Cervical Cancer

Concerns raised about outsourced smear tests being 'sub-standard' 10 years ago

Doctor David Gibbons estimated that 1,000 cases could be missed a year because of mismatched testing systems being used.

A FORMER MEMBER of the National Cervical Screening Program says he raised concerns about the outsourcing of smear tests 10 years ago, but they were dismissed.

Doctor David Gibbons was chair of the cytology/histology group in the quality assurance committee of the National Cervical Screening Program.

Speaking to RTÉ, Gibbons said he warned the CEO of the National Cancer Screening Service that the outsourcing of smear tests would lead to missed cases.

Last week Vicky Phelan, who was given incorrect smear test results in 2011 and told she was cancer free, was awarded €2.5 million by the High Court. Her case has led to a major audit of the National Cervical Screening programme.

This morning, RTÉ reported that an audit of the CervicalCheck programme has revealed that 12 of the 206 women whose cases were pinpointed in a review have died, while around half of this number could have potentially have benefitted from earlier treatment and were not told about this diagnostic delay.

A serious incident management team is gathering information from 13 hospitals.

‘Mismatch of systems’

Ireland follows the same smear system as the UK – where in-depth screens are carried out every three years. However, America screens on a yearly basis.

Gibbons said: “The United States system screens on a yearly basis, and they do a quick screen every year so they get repeated bites at the cherry.

“In Ireland, the system was set up with a three-year screen. A three-year screen works if you have a deep screen every three years.

Our scientist were screening 25-30 cases a day, American scientist were screening 80-100 so they were screening three to four many in a day.

“So we were worried with the figures we were getting back from America, and with the mismatch of the systems, that there was going to be a problem.”

‘Sub-standard smear’

He explained that a backlog due to under resourcing was what led to some smear samples being outsourced to America.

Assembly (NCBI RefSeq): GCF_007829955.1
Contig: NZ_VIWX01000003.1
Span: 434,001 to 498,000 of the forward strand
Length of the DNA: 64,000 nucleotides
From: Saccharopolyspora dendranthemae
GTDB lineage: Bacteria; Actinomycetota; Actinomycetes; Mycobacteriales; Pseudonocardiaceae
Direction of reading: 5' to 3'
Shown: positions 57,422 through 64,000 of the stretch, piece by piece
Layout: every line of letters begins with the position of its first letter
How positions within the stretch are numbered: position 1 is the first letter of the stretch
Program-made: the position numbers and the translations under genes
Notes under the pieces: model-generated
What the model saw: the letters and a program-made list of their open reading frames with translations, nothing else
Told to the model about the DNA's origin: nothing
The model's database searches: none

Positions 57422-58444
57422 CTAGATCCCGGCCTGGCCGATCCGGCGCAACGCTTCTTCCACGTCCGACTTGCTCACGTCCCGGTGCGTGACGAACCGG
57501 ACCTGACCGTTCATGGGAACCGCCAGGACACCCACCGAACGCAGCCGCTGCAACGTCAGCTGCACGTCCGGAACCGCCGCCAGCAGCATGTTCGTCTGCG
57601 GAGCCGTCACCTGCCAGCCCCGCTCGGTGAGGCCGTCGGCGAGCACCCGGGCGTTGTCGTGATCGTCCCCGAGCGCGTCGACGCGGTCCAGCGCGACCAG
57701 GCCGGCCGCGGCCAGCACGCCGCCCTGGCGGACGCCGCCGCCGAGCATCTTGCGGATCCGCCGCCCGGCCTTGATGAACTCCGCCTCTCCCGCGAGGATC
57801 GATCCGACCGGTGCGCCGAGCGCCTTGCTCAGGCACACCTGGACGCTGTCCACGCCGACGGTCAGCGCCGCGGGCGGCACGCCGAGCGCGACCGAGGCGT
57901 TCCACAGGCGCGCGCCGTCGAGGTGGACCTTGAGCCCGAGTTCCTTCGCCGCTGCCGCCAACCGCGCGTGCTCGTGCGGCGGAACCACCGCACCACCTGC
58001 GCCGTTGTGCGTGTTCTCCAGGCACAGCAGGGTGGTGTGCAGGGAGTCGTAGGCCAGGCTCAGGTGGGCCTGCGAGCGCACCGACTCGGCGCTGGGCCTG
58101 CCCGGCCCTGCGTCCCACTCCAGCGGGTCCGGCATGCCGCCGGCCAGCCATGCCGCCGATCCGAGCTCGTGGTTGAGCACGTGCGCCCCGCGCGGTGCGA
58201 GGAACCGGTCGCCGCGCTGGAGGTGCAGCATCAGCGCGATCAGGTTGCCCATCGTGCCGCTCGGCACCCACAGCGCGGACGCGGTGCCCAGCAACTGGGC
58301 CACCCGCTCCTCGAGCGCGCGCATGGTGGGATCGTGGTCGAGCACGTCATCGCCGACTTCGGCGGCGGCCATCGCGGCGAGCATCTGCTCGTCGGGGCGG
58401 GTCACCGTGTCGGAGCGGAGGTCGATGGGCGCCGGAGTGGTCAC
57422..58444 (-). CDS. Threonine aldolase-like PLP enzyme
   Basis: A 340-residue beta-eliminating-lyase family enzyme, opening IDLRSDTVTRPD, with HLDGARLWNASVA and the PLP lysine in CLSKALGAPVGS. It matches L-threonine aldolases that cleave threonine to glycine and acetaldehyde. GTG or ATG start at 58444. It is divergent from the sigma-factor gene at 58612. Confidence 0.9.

“When we got the smears back from America we looked at their figures and they were finding significantly fewer high-grade dysplasias that we were in the same population.

“We were finding 1.8 per 100 and they were finding 1.2, which is a third less.

“These were high-grade dysplasia smears predicting precancer, the smears you’re trying to intercept.

You might think we were finding too many but we were being heavily audited and our cases were real so they were finding too few.

Gibbons added that because the Irish smear samples being carried out in America weren’t being checked as often as the American system, “We were having a sub-standard smear every three years which could potentially lead to problems.”

We estimated from the figures that we got back from America that a possible 1,000 cases a year might be missed but we couldn’t be at all certain as there were so many variables.


Gibbons said he went to see Tony O’Brien who was heading up the cervical screening program at the time.

“I met him in his office … I expressed those concerns and I said that over a 10-year period this will cause problems.

“I resigned then from the committee.” Gibbons added that talented scientists from the committee also resigned.

We thought it was dangerous, we thought the problems wouldn’t become apparent for 10 years.

“They didn’t really address our concerns, they continued to push on with introducing this outsourcing despite our advice.

“It went to the Dáil then, to be passed through the Dáil. It became a political football and as democracy works, they pushed it through and unfortunately this is where we got to now.”

Numerous medics warned against the decision to outsource screenings at the time. Former master of the Rotunda Hospital Sam Coulter-Smith and former Health Minister James Reilly were among those fighting against the move.

Reilly told the Dáil in November 2007:

There is no attempt to build up resources and services in the State. Sending smears to the United States will lead to further problems because it increases the likelihood of errors of interpretation on this side of the Atlantic.

Today Sinn Féin member of the Public Accounts Committee, David Cullinane, called on the head of the HSE, Tony O’Brien, to appear before the PAC to address issues relating to the ongoing national cervical screen programme.

“I have written to the clerk of the Public Accounts Committee to request that Tony O’Brien appear before the PAC at the earliest possible time to answer questions regarding the outsourcing of Irish smear tests to the US in 2008.”

Last month O’Brien announced that he is to step down from his current position as HSE executive director this summer. has questioned the HSE about the criticism of the outsourcing of smear tests, but has not received a response.

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